In the garment manufacturing industry, lead time is critical. You can also try to bargain with your suppliers for reduced lead times. This will be easy to accomplish if you have an excellent relationship with them. Alternatively, you may prepare to pay a premium for speedier delivery.
You may help to shorten the overall lead time for your clothing by optimizing your manufacturing operations. This will aid in increasing your efficacy and diligence.
4 Benefits of ERP for the Garment Manufacturing Industry
You may increase productivity and profitability by using software to automate manufacturing operations. Your garment manufacturing business can benefit from the software in a variety of ways, including the following:
The textile and clothing industries operate in a highly competitive environment. To succeed, you must always be prepared to perform at the greatest levels. Whatever the approach, you must grasp the underlying goal.
“How do you aim to attain it and what results are expected”, are a few questions you can begin with. Also, calculate how you shall fare in a competitive context. Today, we have a variety of quality management systems. They all work with the goal of making the company stronger. Each system has its own set of policies and procedures.
When studying several systems, implementers find themselves in a quandary because all are good. So, you may often lack clarity on this. In such a case, analyze your targets and goals. Know what you really require for your business. Highlight the major issues surrounding your manufacturing process. Understand the challenges you would like to overcome at the earliest.
These are questions to be asked to oneself. A genuine and honest response will qualify your business for success. Once you have your requirements in place, combine them with advanced technology. Supplementing your manufacturing business with an ERP and MRP system can do the trick. The results of these could be pleasantly surprising for you!
How can Deskera Help You?
As a manufacturer, you must keep track of your inventory stock. The state of your inventory directly impacts production planning, human and machine utilization, and demand forecasts.
Deskera ERP and MRP solutions can assist you in the following areas:
- Create production schedules
- Make Bill of Materials
- Make detailed reports
- Create your own dashboard
Deskera ERP is a comprehensive solution for managing suppliers, real-time tracking of supply chain activity, and streamlining a range of other organizational functions.
Deskera Books helps you manage your accounts and finances more effectively. It helps to maintain good accounting standards by automating billing, invoicing, and payment processing.
Deskera CRM is a powerful tool that may help you arrange your sales and close deals rapidly. It enables you to perform critical tasks such as lead generation via email and gives you a full view of your sales funnel.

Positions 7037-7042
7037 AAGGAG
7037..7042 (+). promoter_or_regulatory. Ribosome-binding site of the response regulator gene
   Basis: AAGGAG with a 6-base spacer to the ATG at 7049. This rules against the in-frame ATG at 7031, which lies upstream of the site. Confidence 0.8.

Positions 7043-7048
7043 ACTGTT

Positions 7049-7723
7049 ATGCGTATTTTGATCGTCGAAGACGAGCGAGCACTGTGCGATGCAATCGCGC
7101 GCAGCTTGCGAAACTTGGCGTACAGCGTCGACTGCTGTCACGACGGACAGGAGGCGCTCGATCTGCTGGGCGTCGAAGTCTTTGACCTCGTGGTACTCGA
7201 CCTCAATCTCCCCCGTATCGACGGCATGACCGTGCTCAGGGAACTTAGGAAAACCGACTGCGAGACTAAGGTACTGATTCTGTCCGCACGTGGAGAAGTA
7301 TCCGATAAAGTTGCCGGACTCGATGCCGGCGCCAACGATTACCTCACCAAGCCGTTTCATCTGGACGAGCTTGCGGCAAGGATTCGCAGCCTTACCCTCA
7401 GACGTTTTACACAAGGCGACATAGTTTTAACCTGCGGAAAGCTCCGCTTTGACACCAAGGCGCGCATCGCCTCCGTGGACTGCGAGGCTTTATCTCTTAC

Deskera People is a straightforward tool for centralizing human resource management duties. ERP technology speeds up payroll processing and helps you with other tasks like calculating overtime, benefits, bonuses, training programs, and much more.
- With over 90,000 workers in the US, the garment manufacturing sector offers ample employment opportunities. The sector exhibits an estimated global market size of over $800 billion.
- Fabric passes through different stages. These are fabric selection, cutting, sewing, and adorning the fabric.
- Garment manufacturing process includes six steps. These are designing, pattern making, grading, markings and fabric cuts, sewing, and finishing.
- Design and creation involve the objective of this activity is to create goods that are both fashionable and functional.
- A pattern must be developed once the design part is complete. This is accomplished by transferring the design to paper or fabric. After this, you cut out the component sections that comprise the outfit.
- After the pattern is cut, the garment goes through a procedure known as grading. Grading is the process of producing different sizes of a garment from a basic size.
- The practice of drawing marks on a cloth to indicate where to cut the fabric is known as marking. Cutting is the process of cutting the fabric along the lines or markings.
- A sewing machine laced with needles and the right thread combination is used for sewing.
- Stitches, seams, and stitching technique are the fundamental sewing parameters.
- Finishing is the final step and involves embellishments. Buttons and zippers are some accessories that can be added at this stage.
- There are six commonly-used garment manufacturing processes.
- Make-through system, progressive bundle system, section production system, one-piece flow system, unit production system, and modular production system are the types of manufacturing systems.
- Streamlining business operations, excellent supply chain management, and negotiating shorter lead times with suppliers are some ways to reduce lead times.
- Production planning, quality control, marketing & sales, and inventory management are some of the ways in which ERP system can help garment manufacturing companies.